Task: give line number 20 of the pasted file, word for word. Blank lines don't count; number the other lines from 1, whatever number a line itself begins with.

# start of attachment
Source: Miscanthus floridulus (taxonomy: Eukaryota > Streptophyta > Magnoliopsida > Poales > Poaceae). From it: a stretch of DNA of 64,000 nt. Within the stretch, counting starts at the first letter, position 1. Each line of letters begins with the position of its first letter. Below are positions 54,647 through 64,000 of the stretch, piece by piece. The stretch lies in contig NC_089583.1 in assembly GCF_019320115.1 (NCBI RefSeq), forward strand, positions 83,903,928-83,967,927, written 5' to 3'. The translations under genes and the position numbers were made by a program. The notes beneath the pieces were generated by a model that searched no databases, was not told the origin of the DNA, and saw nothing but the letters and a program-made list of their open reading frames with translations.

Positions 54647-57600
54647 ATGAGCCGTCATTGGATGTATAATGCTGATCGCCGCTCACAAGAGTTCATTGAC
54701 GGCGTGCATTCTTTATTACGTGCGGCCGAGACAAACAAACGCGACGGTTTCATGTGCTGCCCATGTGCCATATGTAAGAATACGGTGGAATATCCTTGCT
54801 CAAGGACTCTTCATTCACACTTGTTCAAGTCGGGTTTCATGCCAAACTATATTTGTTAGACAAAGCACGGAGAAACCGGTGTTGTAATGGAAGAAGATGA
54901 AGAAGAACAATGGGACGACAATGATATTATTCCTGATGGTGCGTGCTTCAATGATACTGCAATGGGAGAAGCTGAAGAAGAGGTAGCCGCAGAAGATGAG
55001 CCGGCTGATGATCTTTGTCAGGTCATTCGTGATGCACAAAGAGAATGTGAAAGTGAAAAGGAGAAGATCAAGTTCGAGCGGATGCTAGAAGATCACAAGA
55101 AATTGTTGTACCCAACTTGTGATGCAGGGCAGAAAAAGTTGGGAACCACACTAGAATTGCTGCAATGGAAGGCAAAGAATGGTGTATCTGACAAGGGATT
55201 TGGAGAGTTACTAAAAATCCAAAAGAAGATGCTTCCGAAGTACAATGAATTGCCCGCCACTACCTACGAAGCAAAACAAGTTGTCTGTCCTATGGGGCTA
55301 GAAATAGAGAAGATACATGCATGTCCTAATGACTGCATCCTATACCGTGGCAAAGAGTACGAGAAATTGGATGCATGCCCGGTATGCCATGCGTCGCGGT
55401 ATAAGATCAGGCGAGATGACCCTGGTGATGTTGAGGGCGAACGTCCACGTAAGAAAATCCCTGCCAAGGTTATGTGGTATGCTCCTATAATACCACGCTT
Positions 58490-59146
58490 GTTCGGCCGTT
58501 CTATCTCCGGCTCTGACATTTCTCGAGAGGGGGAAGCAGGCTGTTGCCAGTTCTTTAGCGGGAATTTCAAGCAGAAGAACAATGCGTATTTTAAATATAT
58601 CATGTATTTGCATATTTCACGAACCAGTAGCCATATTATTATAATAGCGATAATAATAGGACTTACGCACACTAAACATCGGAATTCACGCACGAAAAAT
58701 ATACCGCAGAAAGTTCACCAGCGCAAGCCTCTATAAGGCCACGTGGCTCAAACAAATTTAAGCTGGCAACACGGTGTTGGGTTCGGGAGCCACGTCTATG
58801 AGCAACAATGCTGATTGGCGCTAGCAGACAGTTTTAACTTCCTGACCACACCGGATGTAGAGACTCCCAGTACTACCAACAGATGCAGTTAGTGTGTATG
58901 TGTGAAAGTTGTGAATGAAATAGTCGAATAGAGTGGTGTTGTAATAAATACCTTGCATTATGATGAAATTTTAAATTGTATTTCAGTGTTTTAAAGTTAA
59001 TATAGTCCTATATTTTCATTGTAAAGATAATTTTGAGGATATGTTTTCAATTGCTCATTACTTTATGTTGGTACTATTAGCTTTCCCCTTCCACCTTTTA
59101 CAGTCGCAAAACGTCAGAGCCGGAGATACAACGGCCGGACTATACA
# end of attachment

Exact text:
59101 CAGTCGCAAAACGTCAGAGCCGGAGATACAACGGCCGGACTATACA